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Long-lost prison documents have revealed the Kray twins' 'love-hate' relationship and the 'traumatic' effect their forced separation had on them.
The notorious brothers were kept apart, but the pair were still allowed to see each, with Reggie being allowed to visit Broadmoor, where Ronnie was moved to in 1979 and would remain until his death in 1995.
According to The Mirror, the recently-recovered documents show that these visits wouldn't be chatty catch-ups for the brothers.
One prison officer wrote about Reggie: "His relationship with his brother was of a curious love-hate nature. Sometimes on his regular visits to see his brother in Broadmoor they exchanged hardly a word."
The records also note that the brothers were nicknamed 'the Godfathers' by other prisoners who both 'worshipped and feared' the pair.
Medical notes dating from 1982 reveal that staff were surprised in the change in Reggie's appearance, noting that he had gone from a 'lively humorous East Ender', to 'sallow, drawn, looking very worried and concerned, had lost his confidence and was clearly upset.'
The negative impact in Reggie's appearance and personality is believed to have come from the forced separation of the brothers. When he was 64, Reggie poured his heart out to a prisoner officer who wrote to the parole board on his behalf asking for his release.
The report stated: "I know much of the escalating violence by the Kray twins has been laid at the feet of Ronald Kray.
"Reginald Kray has always refuted this and I have no evidence to dispute the fact that each was as culpable as the other."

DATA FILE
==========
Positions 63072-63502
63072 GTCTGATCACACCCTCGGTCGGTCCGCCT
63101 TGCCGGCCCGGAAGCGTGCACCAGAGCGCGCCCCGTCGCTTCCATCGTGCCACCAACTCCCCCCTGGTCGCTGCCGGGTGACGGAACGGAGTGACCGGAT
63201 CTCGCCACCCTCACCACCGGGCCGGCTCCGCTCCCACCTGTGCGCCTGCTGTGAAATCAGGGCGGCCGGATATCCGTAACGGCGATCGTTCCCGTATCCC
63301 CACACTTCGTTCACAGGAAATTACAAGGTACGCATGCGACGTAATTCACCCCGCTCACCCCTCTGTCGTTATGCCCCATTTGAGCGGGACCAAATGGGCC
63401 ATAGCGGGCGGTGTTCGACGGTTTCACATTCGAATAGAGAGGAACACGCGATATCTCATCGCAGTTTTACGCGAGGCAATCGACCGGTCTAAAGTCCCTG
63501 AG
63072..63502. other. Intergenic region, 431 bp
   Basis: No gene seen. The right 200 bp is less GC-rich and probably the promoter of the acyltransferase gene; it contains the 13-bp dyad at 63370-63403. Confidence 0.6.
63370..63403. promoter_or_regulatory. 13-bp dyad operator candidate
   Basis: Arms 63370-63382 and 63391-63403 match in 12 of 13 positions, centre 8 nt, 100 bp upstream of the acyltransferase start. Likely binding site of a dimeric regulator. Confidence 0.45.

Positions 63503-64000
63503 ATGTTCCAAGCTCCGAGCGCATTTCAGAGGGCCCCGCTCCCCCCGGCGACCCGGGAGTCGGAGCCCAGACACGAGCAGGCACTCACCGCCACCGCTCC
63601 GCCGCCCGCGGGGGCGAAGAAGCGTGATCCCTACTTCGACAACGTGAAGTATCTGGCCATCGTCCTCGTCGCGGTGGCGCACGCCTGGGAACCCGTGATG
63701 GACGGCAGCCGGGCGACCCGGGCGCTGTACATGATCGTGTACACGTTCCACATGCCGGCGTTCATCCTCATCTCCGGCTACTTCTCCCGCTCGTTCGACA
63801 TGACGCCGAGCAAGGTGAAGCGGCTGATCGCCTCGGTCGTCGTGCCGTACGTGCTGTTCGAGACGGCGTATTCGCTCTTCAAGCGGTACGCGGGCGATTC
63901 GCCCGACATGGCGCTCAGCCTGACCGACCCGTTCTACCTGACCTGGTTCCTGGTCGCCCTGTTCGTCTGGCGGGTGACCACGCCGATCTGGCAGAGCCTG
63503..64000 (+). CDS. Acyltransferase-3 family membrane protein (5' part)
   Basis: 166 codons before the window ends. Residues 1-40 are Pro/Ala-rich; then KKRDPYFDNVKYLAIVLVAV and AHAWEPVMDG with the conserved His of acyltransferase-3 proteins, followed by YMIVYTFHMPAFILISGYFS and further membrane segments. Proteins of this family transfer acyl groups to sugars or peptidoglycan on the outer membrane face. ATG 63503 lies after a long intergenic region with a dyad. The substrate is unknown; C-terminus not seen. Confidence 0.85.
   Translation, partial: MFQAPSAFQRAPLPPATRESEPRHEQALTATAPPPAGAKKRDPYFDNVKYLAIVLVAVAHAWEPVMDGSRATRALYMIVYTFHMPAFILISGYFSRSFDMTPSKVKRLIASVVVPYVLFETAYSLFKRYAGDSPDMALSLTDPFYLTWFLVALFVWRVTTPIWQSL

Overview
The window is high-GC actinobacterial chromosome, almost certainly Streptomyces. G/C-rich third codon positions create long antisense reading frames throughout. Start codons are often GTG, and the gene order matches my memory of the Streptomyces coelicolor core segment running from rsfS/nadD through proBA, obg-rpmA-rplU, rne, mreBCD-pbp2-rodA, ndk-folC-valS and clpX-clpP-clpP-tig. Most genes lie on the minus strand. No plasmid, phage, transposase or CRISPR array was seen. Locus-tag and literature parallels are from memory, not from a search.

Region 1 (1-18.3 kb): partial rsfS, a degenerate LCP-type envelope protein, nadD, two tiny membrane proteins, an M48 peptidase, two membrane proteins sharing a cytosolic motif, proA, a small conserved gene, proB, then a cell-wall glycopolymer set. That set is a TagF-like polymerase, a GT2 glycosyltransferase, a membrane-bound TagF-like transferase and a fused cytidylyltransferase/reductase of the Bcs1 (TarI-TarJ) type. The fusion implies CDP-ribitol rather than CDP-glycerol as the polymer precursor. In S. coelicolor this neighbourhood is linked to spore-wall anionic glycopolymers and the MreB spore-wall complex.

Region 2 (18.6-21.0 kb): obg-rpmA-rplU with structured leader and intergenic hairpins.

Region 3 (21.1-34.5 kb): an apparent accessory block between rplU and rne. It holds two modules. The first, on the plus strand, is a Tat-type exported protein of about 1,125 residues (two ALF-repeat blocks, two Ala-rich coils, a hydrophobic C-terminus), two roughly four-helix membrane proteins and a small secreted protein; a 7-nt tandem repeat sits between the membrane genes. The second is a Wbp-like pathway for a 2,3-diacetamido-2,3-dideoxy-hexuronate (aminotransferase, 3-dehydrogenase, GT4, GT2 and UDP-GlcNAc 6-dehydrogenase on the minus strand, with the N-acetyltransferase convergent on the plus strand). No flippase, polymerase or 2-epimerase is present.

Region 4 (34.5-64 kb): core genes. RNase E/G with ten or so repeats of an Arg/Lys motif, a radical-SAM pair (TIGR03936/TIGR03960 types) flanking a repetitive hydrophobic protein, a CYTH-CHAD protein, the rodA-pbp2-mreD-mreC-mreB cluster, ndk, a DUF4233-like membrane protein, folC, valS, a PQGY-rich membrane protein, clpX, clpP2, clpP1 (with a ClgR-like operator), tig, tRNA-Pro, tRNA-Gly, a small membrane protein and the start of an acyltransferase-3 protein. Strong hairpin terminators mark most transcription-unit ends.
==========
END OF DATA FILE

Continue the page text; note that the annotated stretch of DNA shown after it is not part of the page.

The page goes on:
He went on: "Until his separation from his brother, Mr Kray's identity had been inextricably linked to his twin.
"There is much anecdotal evidence of communication between the Kray twins being almost telepathic. Mr Kray does not go so far himself but certainly gives an account of a very intense and close relationship with his brother.
"I have not time to consider the voluminous research of the phenomenon of twins but believe there would be an expectation that an enforced separation would be traumatic.
"The fact that Reg Kray was one of two Kray twins, both very violent young men, meant that both became together, greater than the sum of each individually.
"Changes to Mr Kray's attitude and reappraisal of his values have been the result of a long process.
"If nothing else, Mr Kray has had plenty of time to think over the past 30 years."
He was finally released from prison in August 2000 because of his ill health, and died two months later after a battle with cancer. He was 66.
Sources: The Mirror
Featured Image Credit: PA
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